United States District Court, E.D. Virginia, Newport News Division
OPINION AND ORDER
S. DAVIS UNITED STATES DISTRICT JUDGE.
matter is before the Court on a motion to dismiss filed by
Defendant Jonathan Woodley ("Defendant"),
requesting that the Court dismiss all counts of the
indictment. Def.'s Mot. Dismiss 1, ECF No. 20. The
indictment charges Defendant with conspiracy to commit money
laundering, in violation of 18 U.S.C. § 1956(h) (Count
One), and five counts of concealment money laundering, in
violation of 18 U.S.C. §§ 1956 (a) (1) (B) (i) and
2 (Counts Two through Six). ECF No. 13. Defendant argues that
all counts should be dismissed because the alleged facts show
that Defendant's conduct exposed the alleged money
laundering and did nothing to conceal it. Def.'s Mot.
motion to dismiss "stage of a criminal case, the
indictment allegations are presumed to be true, and the
motion should not ordinarily be used as a vehicle to test the
sufficiency of the evidence behind the allegations."
United States v. Treacy, No. 15-4742, 2017 WL
497674, at *3 (4th Cir. Feb. 7, 2017) (citing United
States v. Stewart, 744 F.3d 17, 21 (1st Cir. 2014)).
Thus, a district court may dismiss an indictment before trial
based upon "an infirmity of law, " but not based
upon a determination of facts that will be developed at
Rule of Criminal Procedure 7(c) requires an indictment to
"be a plain, concise, and definite written statement of
the essential facts constituting the offense charged."
Fed. R. Crim. P. 7(c)(1). Each count "must give the
official or customary citation of the statute, rule,
regulation, or other provision of law that the defendant is
alleged to have violated." Id. "To pass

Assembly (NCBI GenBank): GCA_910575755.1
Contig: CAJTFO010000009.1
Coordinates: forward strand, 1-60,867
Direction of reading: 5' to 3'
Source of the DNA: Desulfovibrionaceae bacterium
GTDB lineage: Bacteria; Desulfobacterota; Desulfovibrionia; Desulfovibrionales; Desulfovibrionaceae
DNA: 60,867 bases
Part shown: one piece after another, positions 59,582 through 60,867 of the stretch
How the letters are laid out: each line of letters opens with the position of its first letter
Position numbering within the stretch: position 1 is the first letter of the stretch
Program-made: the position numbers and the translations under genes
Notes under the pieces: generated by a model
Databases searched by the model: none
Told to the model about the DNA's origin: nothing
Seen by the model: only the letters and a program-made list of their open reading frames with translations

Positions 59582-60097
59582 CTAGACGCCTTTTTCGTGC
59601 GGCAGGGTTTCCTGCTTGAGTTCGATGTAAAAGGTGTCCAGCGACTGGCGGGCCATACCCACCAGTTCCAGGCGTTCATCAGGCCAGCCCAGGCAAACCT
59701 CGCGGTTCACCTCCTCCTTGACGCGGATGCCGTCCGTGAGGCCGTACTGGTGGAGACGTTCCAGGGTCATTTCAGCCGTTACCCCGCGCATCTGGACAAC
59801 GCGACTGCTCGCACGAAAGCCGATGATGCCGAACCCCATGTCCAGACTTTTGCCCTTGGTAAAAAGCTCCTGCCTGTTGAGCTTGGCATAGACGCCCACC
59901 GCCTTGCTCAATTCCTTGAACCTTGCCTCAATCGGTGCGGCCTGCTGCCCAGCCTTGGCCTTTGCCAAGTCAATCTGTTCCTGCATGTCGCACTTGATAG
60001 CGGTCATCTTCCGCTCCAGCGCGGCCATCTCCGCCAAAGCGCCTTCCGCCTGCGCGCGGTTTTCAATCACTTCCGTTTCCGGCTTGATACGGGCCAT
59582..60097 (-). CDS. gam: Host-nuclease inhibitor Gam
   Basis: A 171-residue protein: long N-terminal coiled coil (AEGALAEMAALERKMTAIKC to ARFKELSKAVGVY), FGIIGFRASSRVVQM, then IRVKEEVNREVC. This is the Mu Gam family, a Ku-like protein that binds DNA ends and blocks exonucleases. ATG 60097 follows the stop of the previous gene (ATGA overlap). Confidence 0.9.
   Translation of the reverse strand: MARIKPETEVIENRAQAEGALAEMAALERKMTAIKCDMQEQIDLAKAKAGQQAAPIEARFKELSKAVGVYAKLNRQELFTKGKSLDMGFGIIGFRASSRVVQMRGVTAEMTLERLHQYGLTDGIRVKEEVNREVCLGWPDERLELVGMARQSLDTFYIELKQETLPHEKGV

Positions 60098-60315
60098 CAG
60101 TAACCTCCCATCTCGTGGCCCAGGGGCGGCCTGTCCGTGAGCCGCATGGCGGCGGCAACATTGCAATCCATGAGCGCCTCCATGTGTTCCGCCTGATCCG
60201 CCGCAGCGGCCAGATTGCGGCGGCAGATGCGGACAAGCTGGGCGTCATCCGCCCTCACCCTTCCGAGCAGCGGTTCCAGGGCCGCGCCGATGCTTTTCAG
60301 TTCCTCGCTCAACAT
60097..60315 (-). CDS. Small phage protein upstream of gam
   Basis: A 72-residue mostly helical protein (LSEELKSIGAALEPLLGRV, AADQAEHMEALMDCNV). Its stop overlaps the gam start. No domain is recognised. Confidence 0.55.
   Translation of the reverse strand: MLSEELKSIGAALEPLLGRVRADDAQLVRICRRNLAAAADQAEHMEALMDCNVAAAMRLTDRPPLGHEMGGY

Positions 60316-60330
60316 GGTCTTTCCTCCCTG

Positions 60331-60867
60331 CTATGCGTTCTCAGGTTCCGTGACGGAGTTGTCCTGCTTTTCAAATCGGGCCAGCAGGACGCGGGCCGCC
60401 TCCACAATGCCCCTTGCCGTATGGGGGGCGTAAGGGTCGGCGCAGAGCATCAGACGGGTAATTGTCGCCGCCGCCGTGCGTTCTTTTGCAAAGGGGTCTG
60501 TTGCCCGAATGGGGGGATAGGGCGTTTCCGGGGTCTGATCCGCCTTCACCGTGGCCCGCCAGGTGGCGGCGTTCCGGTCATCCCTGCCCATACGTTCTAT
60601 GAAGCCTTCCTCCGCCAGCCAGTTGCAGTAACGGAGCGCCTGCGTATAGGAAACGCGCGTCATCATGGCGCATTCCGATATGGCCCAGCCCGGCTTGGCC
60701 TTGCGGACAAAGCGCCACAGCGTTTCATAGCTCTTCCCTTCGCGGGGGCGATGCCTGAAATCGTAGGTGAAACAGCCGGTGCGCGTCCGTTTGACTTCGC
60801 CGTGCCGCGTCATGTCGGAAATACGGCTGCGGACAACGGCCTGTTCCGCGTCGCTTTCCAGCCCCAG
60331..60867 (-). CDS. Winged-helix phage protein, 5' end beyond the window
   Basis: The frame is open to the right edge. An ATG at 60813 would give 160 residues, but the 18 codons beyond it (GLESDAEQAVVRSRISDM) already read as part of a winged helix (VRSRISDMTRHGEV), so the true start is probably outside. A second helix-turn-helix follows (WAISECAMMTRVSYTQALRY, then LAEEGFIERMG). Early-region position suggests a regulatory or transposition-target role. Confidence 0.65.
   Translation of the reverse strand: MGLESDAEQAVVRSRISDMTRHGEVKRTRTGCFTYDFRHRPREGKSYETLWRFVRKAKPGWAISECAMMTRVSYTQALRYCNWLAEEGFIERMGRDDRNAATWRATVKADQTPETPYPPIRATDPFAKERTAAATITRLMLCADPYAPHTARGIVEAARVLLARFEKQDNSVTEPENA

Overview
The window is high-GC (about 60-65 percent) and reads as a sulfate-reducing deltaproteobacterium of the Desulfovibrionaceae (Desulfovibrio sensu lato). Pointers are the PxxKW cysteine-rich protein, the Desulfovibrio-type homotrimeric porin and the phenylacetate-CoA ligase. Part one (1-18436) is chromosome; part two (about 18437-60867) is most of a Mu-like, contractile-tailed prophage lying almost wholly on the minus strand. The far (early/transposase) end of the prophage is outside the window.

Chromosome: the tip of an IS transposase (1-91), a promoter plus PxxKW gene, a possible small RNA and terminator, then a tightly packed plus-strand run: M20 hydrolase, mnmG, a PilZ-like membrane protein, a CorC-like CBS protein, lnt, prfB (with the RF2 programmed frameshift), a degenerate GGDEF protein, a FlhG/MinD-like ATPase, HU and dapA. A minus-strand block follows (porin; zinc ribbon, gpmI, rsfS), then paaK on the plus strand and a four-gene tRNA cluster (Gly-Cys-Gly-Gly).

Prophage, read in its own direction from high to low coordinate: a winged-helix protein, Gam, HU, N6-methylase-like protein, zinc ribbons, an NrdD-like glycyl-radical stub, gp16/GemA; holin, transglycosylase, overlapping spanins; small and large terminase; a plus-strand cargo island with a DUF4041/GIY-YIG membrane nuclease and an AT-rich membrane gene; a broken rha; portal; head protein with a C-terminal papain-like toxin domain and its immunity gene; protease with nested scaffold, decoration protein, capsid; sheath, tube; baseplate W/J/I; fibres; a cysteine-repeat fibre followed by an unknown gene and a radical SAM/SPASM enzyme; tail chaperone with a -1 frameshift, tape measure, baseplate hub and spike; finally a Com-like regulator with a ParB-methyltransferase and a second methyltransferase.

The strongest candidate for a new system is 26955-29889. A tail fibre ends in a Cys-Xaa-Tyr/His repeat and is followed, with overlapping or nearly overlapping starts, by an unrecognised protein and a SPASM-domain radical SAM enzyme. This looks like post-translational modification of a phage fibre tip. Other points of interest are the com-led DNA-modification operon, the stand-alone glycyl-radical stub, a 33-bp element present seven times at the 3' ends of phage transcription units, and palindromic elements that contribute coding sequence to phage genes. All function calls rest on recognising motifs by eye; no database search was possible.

constitutional muster, an indictment must (1) indicate the
elements of the offense and fairly inform the defendant of
the exact charges and (2) enable the defendant to plead
double jeopardy in subsequent prosecutions of the same
offense." United States v. Williams, 152 F.3d
294, 299 (4th Cir. 1998) (citing United States v.
Sutton, 961 F.2d 476, 279 (4th Cir. 1992)).
Fourth Circuit applies "heightened scrutiny" when
reviewing the sufficiency of an indictment challenged prior
to the entry of a verdict. United States v. Darby, 3
7 F.3d 1059, 1063 (4th Cir. 1994) (citing United States
v. Hooker, 841 F.2d 1225, 1229 (4th Cir. 1998) (en
banc)). Nonetheless, " [i] t is generally sufficient
that an indictment set forth the offense in the words of the
statute itself, as long as those words of themselves fully,
directly, and expressly, without any uncertainty or
ambiguity, set forth all the elements necessary to constitute
the offence intended to be punished." Hamling v.
United States, 418 U.S. 87, 117 (1974) (internal
quotation marks and citation omitted). An element is
necessary or essential if it is "one whose specification
... is necessary to establish the very illegality of the
behavior and thus the court's jurisdiction."
United States v. Hooker, 841 F.2d 1225, 1231 (4th